Torture is a crime
Torture has been around for thousands of years. Torture was used during the medieval period, the romans used torture, and even the Chinese have used torture in extracting valuable information from captured inmates or prisoners of war. Virtually every known governmental society has, in one way or another, used torture to get what they need. In recent years, torture by government or employees that work for the government has come under fire, exposing pictures and videos of torturous activity. I feel that torture by government is wrong, inhumane, and a slippery slope.
Torture can be a very slippery slope because there are many issues that may arise from such acts. The issue of torture being inflicted upon a person to obtain information for any purpose is a crime, and is illegal under international law and violates Human Rights. More common issues that might arise are: what was the deciding factor that pointed to the implementation of torture? Meaning what did that person do or say, that would be a just cause for such a horrid act. One might also question where the line would be drawn? Or, would there even be a line? During torture, the lines of right and wrong can be easily blurred, the person committing the acts might feel that they are on to something and the person is about to talk, while others might see the act being carried out has been taken too far. These are all good questions to ask when a case of torture shows up in the media or the press, but there is no easy answer. Many people being asked to answer such questions will usually find themselves in hot water in no time.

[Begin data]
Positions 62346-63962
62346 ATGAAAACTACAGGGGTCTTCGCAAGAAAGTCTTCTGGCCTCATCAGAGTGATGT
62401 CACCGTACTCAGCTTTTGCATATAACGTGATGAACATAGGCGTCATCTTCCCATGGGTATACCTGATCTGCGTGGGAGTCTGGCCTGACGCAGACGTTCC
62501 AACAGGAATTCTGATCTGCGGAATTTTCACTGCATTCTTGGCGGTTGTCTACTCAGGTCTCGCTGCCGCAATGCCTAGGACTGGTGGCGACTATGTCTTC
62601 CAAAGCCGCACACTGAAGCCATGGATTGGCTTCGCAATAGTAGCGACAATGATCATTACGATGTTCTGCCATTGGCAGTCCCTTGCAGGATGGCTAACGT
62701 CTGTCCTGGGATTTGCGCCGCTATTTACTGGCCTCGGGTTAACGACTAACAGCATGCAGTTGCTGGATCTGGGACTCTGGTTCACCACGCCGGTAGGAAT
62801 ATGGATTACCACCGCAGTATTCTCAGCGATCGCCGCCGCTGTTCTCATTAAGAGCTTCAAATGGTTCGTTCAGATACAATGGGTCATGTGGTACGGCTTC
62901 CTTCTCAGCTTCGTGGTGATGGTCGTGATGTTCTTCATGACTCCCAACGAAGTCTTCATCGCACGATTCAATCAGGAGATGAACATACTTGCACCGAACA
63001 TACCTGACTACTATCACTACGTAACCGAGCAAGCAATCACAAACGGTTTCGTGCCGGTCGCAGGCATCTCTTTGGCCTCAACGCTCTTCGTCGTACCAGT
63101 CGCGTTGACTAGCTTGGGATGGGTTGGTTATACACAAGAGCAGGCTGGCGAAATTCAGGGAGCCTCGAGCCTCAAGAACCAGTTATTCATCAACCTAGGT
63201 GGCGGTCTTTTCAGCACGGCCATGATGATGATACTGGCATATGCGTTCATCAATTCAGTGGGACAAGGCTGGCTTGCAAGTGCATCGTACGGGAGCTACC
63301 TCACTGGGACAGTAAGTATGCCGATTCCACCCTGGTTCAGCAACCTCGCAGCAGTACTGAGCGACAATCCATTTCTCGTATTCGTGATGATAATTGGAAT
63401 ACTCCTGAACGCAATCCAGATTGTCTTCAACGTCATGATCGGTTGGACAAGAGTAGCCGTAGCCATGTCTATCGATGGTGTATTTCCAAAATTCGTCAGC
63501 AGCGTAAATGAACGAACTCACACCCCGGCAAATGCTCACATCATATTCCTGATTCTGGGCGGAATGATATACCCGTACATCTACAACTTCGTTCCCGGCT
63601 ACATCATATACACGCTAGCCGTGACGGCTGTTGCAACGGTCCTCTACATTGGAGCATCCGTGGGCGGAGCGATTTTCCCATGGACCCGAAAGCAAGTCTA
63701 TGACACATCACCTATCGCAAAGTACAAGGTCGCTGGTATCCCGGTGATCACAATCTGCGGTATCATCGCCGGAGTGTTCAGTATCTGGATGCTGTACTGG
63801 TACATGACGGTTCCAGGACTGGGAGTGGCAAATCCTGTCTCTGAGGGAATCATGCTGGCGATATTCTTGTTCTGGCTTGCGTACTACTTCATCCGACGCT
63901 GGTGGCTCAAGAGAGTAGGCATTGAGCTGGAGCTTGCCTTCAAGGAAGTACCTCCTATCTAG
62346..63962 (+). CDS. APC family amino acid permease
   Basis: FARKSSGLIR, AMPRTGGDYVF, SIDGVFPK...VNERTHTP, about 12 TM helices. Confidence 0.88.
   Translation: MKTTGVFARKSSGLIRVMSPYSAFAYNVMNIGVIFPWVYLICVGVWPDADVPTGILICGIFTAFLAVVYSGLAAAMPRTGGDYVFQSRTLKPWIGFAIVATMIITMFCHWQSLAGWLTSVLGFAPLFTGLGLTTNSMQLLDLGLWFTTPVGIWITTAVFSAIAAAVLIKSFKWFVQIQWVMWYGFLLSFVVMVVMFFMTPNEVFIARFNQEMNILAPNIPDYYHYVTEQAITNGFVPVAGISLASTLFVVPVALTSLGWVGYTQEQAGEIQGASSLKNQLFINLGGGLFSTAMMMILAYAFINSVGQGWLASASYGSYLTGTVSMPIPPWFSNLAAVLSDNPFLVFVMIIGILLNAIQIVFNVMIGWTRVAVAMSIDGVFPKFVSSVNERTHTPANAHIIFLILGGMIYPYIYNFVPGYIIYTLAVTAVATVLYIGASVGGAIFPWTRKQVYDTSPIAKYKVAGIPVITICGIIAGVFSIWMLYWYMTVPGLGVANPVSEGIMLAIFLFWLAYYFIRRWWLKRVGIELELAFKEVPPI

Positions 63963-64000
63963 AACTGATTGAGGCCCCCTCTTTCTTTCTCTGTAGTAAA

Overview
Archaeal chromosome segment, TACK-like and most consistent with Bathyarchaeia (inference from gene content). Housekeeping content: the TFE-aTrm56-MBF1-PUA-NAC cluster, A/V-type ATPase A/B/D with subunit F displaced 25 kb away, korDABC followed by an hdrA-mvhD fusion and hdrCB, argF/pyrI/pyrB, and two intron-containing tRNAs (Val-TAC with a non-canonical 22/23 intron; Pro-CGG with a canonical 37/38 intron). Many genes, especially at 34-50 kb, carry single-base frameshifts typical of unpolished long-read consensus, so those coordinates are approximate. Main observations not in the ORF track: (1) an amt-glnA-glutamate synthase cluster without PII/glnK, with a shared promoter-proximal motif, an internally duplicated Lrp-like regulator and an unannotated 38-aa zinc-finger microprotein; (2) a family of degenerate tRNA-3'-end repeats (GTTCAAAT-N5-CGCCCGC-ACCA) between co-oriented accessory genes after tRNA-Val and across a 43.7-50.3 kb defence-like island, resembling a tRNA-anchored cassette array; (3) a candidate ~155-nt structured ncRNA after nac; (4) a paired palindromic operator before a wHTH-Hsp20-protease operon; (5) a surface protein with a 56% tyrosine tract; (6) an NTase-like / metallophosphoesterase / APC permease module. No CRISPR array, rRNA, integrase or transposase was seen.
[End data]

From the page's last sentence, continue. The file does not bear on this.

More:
Aside from being a slippery slope, torture is inhuman. Torture, weather physical or psychological, is damaging to the human body. While physical wounds may heal over time, the mental effects can last a lifetime. Victims of torture can have flashbacks, PTSD, insomnia, and many other problems years after the event took place with little or no hope of making a full recovery, and transitioning back to normal life. Torture